- Historic Sites
The Third Day at Gettysburg
First lieutenant on Brigadier General John Gibbon’s staff, at Gettysburg; later colonel of the 36th Wisconsin; killed at Cold Harbor.
December 1957 | Volume 9, Issue 1
The color sergeant of the 72d Pennsylvania, grasping the stump of the severed lance in both his hands, waved the flag above his head and rushed towards the wall. One man only starts to follow. Almost half way to the wall, down go color bearer and color to the ground—the gallant sergeant is dead. The line springs—the crest of the solid ground, with a great roar, heaves forward its maddened load, men, arms, smoke, fire, a fighting mass. It rolls to the wall—flash meets flash, the wall is crossed—a moment ensues of thrusts, yells, blows, shots, and undistinguishable conflict, followed by a shout universal that makes the welkin ring again, and the last and bloodiest fight of the great battle of Gettysburg is ended and won.
[ It needs to be borne in mind in this portion of the narrative that the Union line was approximately 100 yards in front of the actual crest of Cemetery Ridge. When Pickett’s men broke through, the Union defenders retired to the crest of the ridge and held their ground there, keeping up a sharp fire; eventually they swept down the slope and drove the gallant survivors of Pickett’s spearhead out of the ground that had been seized. It should be pointed out that although the Confederates brought up the slope many more men than the Second Union Corps had for defense, their troops were actually outnumbered at the actual point of penetration. Once the Unionists were rallied for a counterattack, Pickett’s case was hopeless .]
Many things cannot be described by pen or pencil—such a fight is one. Some hints and incidents may be given, but a description or picture never. From what is told the imagination may for itself construct the scene; otherwise he who never saw can have no adequate idea of what such a battle is.
When the vortex of battle passion had subsided, hopes, fears, rage, joy, of which the maddest and the noisiest was the last, and we were calm enough to look about us, we saw that, as with us, the fight with the Third Division was ended, and that in that division was a repetition of the scenes immediately about us. In that moment the judgment almost refused to credit the senses. Are these abject wretches about us, whom our men are now disarming and driving together in flocks, the jaunty men of Pickett’s Division, whose steady lines and flashing arms but a few moment’s since came sweeping up the slope to destroy us? Are these red cloths that our men toss about in derision the “fiery Southern crosses,” thrice ardent, the battle flags of the rebellion that waved defiance at the wall? We know, but so sudden has been the transition, we yet can scarce believe.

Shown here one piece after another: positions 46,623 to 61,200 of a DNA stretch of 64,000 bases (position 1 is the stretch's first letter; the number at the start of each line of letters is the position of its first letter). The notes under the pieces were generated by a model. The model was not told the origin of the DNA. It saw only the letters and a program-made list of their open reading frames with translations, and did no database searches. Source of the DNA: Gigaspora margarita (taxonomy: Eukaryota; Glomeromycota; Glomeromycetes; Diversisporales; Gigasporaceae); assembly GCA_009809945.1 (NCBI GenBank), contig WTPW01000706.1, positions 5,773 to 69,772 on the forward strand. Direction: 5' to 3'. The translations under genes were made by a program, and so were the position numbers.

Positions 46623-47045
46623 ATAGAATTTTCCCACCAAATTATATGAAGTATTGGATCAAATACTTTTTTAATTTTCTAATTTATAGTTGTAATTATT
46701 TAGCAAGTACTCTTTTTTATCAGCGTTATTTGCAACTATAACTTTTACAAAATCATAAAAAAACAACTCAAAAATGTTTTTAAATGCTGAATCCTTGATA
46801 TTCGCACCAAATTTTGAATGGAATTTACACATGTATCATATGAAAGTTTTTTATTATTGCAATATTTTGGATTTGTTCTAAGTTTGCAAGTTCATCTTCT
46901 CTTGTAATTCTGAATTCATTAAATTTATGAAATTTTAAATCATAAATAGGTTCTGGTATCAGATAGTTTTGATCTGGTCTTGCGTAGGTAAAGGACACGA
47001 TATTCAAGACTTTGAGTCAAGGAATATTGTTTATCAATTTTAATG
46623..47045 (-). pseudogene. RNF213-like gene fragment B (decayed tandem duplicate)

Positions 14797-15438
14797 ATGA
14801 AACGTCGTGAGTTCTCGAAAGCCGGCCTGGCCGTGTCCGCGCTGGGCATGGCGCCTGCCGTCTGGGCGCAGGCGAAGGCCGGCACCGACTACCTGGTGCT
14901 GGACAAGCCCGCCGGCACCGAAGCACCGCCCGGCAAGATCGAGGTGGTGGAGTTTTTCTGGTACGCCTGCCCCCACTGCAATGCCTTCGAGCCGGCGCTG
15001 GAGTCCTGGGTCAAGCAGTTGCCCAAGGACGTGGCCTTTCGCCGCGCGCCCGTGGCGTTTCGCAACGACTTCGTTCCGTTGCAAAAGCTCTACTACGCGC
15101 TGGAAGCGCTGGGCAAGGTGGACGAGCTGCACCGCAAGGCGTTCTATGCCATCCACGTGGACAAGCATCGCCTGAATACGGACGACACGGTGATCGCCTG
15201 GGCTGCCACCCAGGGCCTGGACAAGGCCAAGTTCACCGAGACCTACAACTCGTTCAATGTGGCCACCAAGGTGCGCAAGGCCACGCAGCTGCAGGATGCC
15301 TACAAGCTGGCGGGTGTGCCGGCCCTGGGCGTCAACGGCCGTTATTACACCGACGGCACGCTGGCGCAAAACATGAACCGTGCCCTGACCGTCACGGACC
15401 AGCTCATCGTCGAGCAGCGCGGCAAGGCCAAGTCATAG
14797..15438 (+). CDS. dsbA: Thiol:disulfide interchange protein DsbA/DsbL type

Just as the fight was over, and the first outburst of victory had a little subsided, when all in front of the crest was noise and confusion—prisoners being collected, small parties in pursuit of them far down into the fields, flags waving, officers giving quick, sharp commands to their men—I stood apart for a few moments upon the crest, by that group of trees which ought to be historic forever, a spectator of the thrilling scene around. Some few musket shots were still heard in the Third Division; and the enemy’s guns, almost silent since the advance of his infantry until the moment of his defeat, were dropping a few sullen shells among friend and foe upon the crest.
It is not an hour since these legions were sweeping along so grandly; now sixteen hundred of that fiery mass are strewn among the trampled grass, dead as the clods. More than seven thousand, probably eight thousand, are wounded, among them Generals Pettigrew, Garnett, Kemper and Armistead, the last three mortally, and the last one in our hands. “Tell General Hancock,” he said to Lieutenant Mitchell. Hancock’s aide-de-camp, to whom he handed his watch, “that I know I did my country a great wrong when I took up arms against her, for which I am sorry, but for which I cannot live to atone.”
[ Brigadier General Lewis A. Armistead, commanding a brigade in Pickett’s division, had been a close friend of Hancock before the war, and the two had exchanged emotional goodbyes at a farewell party in an army post in California in the spring of 1861, when Armistead and other Southern officers resigned their commissions in order to come east and serve with the Confederacy. Armistead died among Cushing’s guns at the point where Pickett’s men briefly broke the Union line, and his last thought apparently was of Hancock .]
Four thousand, not wounded, are prisoners of war. Our men are still “gathering them in.” Some hold up their hands or a handkerchief in sign of submission; some have hugged the ground to escape our bullets and so are taken; few made resistance after the first moment of our crossing the wall; some yield submissively with good grace, some with grim, dogged aspect, showing that but for the other alternative they.could not submit to this.